Philip van Zandt

Philip Van Zandt
Born Philip Pinheiro
(1904-10-04)October 4, 1904
Amsterdam, The Netherlands
Died February 15, 1958(1958-02-15) (aged 53)
Los Angeles, California, U.S.
Cause of death suicide
Resting place Chapel of the Pines Crematory
Occupation Actor
Years active 1927–1958

Philip "Phil" Van Zandt (October 4, 1904 – February 15, 1958) was a Dutch actor of film, stage and television. He made over 220 film and television appearances between 1939 and 1958.

Life and career

Born Philip Pinheiro in Amsterdam, The Netherlands, Phil Van Zandt made his acting debut in 1927 and soon after left for the United States, where he eventually landed on Broadway, appearing in 10 different productions between 1931 and 1938.

Van Zandt made his Hollywood debut in 1939 and, in the two decades that followed, appeared in some 100 movies. However, he was usually cast in bit parts and also found himself typecast in villainous roles as a Nazi, criminal, or mad scientist. For instance, he appeared as a villain in two Laurel and Hardy films in the 1940s.

The few films in which he got more considerable screen-time were mostly comedy shorts, including several Three Stooges short subjects. In 1941, he played a small but important part as magazine editor Rawlston in Orson Welles' classic film Citizen Kane.

He established his own acting school in Hollywood in the 1950s. In 1956, he guest-starred in an episode of Johnny Weismuller's Jungle Jim syndicated television series.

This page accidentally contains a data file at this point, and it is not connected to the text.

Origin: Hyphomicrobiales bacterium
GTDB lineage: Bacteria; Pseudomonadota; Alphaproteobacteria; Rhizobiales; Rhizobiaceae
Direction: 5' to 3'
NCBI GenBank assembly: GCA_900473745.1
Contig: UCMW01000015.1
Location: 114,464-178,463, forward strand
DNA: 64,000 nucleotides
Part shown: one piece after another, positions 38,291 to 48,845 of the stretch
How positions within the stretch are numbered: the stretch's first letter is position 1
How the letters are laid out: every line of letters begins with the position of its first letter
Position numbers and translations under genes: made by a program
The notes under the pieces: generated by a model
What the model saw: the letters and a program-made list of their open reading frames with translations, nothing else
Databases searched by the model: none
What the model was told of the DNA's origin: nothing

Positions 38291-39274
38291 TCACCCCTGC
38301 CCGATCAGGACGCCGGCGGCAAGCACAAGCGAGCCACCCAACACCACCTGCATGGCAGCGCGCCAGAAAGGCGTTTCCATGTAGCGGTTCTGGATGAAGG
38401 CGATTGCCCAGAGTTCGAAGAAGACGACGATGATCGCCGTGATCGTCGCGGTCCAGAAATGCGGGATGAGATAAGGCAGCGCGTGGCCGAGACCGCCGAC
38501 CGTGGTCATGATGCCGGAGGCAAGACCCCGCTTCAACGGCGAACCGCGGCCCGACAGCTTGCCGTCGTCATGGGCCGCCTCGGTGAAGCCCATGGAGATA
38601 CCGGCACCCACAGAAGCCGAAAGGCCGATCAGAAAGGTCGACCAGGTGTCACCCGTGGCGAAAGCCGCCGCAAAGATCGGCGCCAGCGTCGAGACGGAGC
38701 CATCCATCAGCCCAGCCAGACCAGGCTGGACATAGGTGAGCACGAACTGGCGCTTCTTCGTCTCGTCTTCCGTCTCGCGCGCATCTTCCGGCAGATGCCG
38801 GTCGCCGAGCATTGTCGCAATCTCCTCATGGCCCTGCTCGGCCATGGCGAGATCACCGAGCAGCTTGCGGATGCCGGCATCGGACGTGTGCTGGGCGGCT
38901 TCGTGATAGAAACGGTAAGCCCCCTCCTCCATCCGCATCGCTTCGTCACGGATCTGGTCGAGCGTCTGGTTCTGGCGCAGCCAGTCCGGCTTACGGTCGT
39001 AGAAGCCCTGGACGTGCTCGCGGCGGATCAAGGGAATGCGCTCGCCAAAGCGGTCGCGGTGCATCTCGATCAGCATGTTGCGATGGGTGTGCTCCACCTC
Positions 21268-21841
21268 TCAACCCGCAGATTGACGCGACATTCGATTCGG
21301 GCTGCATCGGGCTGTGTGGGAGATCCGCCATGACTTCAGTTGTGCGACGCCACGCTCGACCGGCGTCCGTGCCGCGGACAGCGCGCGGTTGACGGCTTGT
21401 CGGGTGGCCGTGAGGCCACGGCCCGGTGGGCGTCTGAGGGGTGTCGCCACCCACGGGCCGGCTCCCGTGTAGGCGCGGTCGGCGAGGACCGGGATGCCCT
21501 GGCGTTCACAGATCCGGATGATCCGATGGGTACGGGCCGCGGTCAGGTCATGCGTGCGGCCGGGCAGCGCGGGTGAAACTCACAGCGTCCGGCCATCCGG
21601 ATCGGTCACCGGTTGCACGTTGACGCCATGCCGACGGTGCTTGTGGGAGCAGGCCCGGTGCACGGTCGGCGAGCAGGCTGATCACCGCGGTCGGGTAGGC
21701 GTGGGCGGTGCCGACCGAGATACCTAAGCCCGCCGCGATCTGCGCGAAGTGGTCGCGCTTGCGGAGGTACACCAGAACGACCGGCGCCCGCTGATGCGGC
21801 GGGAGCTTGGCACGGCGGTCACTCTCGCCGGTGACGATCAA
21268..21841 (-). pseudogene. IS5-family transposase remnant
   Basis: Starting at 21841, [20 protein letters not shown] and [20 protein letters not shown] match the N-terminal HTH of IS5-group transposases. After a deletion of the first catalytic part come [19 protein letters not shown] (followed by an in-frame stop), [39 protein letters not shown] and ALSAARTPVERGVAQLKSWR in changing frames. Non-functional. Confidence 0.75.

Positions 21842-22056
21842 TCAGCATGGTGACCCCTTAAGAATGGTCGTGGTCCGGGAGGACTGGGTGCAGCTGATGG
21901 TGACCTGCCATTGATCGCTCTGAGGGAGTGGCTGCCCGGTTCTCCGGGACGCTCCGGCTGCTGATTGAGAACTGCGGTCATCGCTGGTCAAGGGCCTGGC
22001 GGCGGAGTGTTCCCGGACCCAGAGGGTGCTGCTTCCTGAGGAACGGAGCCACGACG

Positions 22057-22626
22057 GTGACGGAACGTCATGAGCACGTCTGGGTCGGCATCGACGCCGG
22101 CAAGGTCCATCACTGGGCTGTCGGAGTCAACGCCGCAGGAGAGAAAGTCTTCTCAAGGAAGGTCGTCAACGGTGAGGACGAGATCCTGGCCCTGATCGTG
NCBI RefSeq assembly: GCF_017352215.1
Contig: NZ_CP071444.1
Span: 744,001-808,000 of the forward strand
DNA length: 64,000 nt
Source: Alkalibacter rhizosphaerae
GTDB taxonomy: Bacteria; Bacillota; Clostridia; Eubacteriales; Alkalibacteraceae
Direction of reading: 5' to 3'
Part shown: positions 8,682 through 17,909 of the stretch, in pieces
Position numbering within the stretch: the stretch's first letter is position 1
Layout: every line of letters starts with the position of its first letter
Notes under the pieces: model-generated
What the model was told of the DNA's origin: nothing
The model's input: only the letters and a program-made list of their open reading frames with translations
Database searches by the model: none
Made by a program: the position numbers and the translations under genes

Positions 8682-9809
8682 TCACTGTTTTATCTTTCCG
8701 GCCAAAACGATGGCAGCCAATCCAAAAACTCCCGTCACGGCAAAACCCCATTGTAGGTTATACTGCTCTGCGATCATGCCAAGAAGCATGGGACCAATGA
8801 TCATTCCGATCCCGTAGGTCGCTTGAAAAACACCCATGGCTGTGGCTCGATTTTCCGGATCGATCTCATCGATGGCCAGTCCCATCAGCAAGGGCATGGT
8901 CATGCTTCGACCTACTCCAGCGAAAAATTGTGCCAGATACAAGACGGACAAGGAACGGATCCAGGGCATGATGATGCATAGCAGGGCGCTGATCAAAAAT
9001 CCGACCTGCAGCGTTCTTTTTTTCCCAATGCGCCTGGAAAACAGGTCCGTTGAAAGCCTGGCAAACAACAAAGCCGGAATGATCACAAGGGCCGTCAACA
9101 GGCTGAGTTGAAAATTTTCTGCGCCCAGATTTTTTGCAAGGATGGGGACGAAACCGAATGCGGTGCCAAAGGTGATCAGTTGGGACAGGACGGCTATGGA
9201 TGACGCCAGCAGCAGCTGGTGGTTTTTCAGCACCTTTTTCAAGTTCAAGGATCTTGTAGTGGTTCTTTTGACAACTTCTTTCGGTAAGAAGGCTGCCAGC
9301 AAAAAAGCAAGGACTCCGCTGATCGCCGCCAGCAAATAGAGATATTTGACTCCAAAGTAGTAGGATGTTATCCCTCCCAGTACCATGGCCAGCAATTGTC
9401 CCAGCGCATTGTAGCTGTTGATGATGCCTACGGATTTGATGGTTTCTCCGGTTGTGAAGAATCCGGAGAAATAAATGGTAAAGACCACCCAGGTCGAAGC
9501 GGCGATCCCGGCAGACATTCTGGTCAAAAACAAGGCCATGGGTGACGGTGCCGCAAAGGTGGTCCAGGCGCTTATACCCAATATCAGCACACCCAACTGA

By 1958, Van Zandt had become depressed with his flagging career, and had spent practically all his income on compulsive gambling. As a result, he committed suicide by overdosing on sleeping pills.[1] His last film appearance was in the Three Stooges comedy Fifi Blows Her Top, released nearly two months after his death.

Selected filmography


External links

  • Internet Movie Database.
  • Allmovie
  • Internet Broadway Database
This article was sourced from Creative Commons Attribution-ShareAlike License; additional terms may apply. World Heritage Encyclopedia content is assembled from numerous content providers, Open Access Publishing, and in compliance with The Fair Access to Science and Technology Research Act (FASTR), Wikimedia Foundation, Inc., Public Library of Science, The Encyclopedia of Life, Open Book Publishers (OBP), PubMed, U.S. National Library of Medicine, National Center for Biotechnology Information, U.S. National Library of Medicine, National Institutes of Health (NIH), U.S. Department of Health & Human Services, and, which sources content from all federal, state, local, tribal, and territorial government publication portals (.gov, .mil, .edu). Funding for and content contributors is made possible from the U.S. Congress, E-Government Act of 2002.
Crowd sourced content that is contributed to World Heritage Encyclopedia is peer reviewed and edited by our editorial staff to ensure quality scholarly research articles.
By using this site, you agree to the Terms of Use and Privacy Policy. World Heritage Encyclopedia™ is a registered trademark of the World Public Library Association, a non-profit organization.